Heart disease and fatty clogs in the arteries go hand in hand. But new evidence suggests the fatty molecules might come not only from what you eat but also from the bacteria in your mouth. The research may explain why gum disease is associated with heart trouble.
Heart attacks and strokes are the crises we notice, but they result from a slow process of atherosclerosis, the hardening and clogging of the arteries with fatty substances called lipids. Immune cells stick to the walls of blood vessels, scavenge lipids, and multiply. The blood vessel walls inflame and thicken as the smooth muscle cells lining them change, swelling and dividing to create plaques, clogs, and warty growths called atheromas.
For a very long time, doctors and researchers assumed that the lipids came from eating fatty, cholesterol-rich food. But the research hasn’t borne this out; some people who eat large amounts of the foods we thought were the sources of the fat, such as eggs, butter, fatty fish, and meat, don’t necessarily develop heart disease. The researchers believe they may have solved part of the puzzle. Using careful chemical analysis of atheromas collected from patients at Hartford Hospital in Connecticut, they found that these strange lipids come from a specific family of bacteria.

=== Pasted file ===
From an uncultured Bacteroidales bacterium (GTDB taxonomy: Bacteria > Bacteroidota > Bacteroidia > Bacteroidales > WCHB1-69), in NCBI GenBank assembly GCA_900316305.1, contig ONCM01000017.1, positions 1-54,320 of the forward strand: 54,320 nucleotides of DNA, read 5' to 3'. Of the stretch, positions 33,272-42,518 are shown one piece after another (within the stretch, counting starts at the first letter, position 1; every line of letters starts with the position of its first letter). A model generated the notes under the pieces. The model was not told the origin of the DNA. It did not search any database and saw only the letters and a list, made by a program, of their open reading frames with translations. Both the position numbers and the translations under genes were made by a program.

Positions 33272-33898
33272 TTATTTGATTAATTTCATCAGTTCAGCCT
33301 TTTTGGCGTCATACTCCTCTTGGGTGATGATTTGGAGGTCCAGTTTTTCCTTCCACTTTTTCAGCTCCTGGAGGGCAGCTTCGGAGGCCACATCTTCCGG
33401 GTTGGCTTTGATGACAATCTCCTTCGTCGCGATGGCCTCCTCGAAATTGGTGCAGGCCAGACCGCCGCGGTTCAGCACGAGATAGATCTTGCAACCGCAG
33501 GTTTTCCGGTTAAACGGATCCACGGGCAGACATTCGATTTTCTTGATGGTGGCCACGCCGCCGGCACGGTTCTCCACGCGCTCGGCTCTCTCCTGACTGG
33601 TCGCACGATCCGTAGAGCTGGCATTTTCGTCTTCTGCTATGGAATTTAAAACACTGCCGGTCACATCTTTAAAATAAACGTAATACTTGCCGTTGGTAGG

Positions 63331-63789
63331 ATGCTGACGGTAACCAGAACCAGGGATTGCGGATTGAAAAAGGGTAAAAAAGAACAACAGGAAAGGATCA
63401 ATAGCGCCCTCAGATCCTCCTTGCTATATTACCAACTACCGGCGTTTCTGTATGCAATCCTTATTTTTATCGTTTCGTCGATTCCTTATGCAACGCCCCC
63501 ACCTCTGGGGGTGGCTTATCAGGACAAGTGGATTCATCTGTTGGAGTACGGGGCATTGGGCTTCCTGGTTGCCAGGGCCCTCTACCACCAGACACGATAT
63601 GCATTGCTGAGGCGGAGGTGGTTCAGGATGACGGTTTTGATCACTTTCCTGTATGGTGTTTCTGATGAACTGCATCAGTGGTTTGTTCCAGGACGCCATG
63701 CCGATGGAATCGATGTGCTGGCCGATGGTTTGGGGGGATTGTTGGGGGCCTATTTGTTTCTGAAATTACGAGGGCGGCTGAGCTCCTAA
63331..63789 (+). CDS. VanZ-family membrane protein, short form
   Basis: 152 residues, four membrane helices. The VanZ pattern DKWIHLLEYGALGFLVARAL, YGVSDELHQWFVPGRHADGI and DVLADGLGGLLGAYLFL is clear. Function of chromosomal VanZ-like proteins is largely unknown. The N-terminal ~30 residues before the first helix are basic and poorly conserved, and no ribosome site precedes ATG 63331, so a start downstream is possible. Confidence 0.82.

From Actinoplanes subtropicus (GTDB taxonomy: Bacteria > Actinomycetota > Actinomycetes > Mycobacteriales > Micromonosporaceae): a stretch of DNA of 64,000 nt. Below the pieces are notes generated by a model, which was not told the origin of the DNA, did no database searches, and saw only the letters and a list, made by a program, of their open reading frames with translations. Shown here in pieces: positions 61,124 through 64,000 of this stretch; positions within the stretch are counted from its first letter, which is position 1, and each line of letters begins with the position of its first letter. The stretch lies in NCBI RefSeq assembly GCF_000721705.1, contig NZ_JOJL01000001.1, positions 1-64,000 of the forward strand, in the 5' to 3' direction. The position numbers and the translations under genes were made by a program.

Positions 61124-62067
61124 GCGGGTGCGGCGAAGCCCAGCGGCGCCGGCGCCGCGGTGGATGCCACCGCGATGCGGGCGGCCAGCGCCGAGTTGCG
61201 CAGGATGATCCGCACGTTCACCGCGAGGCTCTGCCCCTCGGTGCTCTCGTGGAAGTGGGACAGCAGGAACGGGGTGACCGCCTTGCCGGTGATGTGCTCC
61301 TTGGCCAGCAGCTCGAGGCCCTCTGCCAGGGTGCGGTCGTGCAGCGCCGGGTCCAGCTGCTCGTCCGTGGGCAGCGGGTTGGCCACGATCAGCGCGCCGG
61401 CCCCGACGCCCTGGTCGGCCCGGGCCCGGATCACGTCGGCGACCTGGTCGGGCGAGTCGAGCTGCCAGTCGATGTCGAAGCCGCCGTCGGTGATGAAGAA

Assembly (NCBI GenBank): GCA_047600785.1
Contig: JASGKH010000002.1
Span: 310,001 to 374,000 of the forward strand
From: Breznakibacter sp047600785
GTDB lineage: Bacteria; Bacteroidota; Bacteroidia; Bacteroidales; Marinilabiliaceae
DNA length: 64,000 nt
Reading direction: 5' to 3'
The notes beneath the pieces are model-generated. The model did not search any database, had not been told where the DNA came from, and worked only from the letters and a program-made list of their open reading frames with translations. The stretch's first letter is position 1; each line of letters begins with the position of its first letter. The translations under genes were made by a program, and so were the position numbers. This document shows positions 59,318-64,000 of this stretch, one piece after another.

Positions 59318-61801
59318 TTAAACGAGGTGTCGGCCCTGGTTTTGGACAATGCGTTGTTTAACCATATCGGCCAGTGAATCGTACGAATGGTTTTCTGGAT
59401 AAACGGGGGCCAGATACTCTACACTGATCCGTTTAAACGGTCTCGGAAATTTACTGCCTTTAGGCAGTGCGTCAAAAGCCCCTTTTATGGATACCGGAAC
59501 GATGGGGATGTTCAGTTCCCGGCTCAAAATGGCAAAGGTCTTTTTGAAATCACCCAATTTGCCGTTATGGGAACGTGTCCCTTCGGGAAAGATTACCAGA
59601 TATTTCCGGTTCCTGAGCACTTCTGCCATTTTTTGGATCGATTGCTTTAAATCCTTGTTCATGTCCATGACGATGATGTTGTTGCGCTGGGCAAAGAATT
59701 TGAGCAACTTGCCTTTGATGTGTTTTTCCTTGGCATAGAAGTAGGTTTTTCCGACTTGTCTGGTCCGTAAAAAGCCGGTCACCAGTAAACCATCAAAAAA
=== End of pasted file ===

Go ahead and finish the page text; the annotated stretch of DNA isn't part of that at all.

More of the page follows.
Usually, these bacteria stay in the mouth and gastrointestinal tract, but the lipids they produce pass easily through cell walls and into the bloodstream where they can lodge in coronary vessels.
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